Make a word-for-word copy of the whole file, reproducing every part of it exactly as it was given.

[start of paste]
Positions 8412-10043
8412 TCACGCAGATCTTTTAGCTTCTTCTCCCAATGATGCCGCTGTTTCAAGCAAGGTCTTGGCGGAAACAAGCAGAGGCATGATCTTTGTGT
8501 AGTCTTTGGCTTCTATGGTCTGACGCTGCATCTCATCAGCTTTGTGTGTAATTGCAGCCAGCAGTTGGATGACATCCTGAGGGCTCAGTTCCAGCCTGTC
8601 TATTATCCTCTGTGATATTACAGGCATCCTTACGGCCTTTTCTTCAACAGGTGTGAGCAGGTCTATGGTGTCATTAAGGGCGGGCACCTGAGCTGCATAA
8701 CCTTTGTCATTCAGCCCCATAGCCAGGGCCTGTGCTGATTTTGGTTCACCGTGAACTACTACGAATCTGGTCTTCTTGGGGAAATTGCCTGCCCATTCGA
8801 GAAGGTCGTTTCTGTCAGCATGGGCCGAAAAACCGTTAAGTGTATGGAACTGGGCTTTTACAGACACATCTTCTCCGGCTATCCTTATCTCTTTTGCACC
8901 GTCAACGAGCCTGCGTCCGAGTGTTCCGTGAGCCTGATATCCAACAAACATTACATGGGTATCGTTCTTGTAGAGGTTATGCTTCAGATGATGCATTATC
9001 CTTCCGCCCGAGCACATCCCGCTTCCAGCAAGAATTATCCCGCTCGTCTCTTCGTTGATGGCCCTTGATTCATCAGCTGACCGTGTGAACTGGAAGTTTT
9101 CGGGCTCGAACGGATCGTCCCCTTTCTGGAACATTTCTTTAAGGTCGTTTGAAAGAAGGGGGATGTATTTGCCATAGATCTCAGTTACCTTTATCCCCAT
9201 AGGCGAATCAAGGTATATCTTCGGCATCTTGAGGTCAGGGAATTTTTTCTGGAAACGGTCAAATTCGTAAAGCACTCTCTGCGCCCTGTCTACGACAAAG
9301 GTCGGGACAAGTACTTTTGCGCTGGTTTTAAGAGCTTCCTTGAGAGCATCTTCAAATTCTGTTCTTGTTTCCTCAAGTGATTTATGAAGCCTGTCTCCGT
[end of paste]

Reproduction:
Positions 8412-10043
8412 TCACGCAGATCTTTTAGCTTCTTCTCCCAATGATGCCGCTGTTTCAAGCAAGGTCTTGGCGGAAACAAGCAGAGGCATGATCTTTGTGT
8501 AGTCTTTGGCTTCTATGGTCTGACGCTGCATCTCATCAGCTTTGTGTGTAATTGCAGCCAGCAGTTGGATGACATCCTGAGGGCTCAGTTCCAGCCTGTC
8601 TATTATCCTCTGTGATATTACAGGCATCCTTACGGCCTTTTCTTCAACAGGTGTGAGCAGGTCTATGGTGTCATTAAGGGCGGGCACCTGAGCTGCATAA
8701 CCTTTGTCATTCAGCCCCATAGCCAGGGCCTGTGCTGATTTTGGTTCACCGTGAACTACTACGAATCTGGTCTTCTTGGGGAAATTGCCTGCCCATTCGA
8801 GAAGGTCGTTTCTGTCAGCATGGGCCGAAAAACCGTTAAGTGTATGGAACTGGGCTTTTACAGACACATCTTCTCCGGCTATCCTTATCTCTTTTGCACC
8901 GTCAACGAGCCTGCGTCCGAGTGTTCCGTGAGCCTGATATCCAACAAACATTACATGGGTATCGTTCTTGTAGAGGTTATGCTTCAGATGATGCATTATC
9001 CTTCCGCCCGAGCACATCCCGCTTCCAGCAAGAATTATCCCGCTCGTCTCTTCGTTGATGGCCCTTGATTCATCAGCTGACCGTGTGAACTGGAAGTTTT
9101 CGGGCTCGAACGGATCGTCCCCTTTCTGGAACATTTCTTTAAGGTCGTTTGAAAGAAGGGGGATGTATTTGCCATAGATCTCAGTTACCTTTATCCCCAT
9201 AGGCGAATCAAGGTATATCTTCGGCATCTTGAGGTCAGGGAATTTTTTCTGGAAACGGTCAAATTCGTAAAGCACTCTCTGCGCCCTGTCTACGACAAAG
9301 GTCGGGACAAGTACTTTTGCGCTGGTTTTAAGAGCTTCCTTGAGAGCATCTTCAAATTCTGTTCTTGTTTCCTCAAGTGATTTATGAAGCCTGTCTCCGT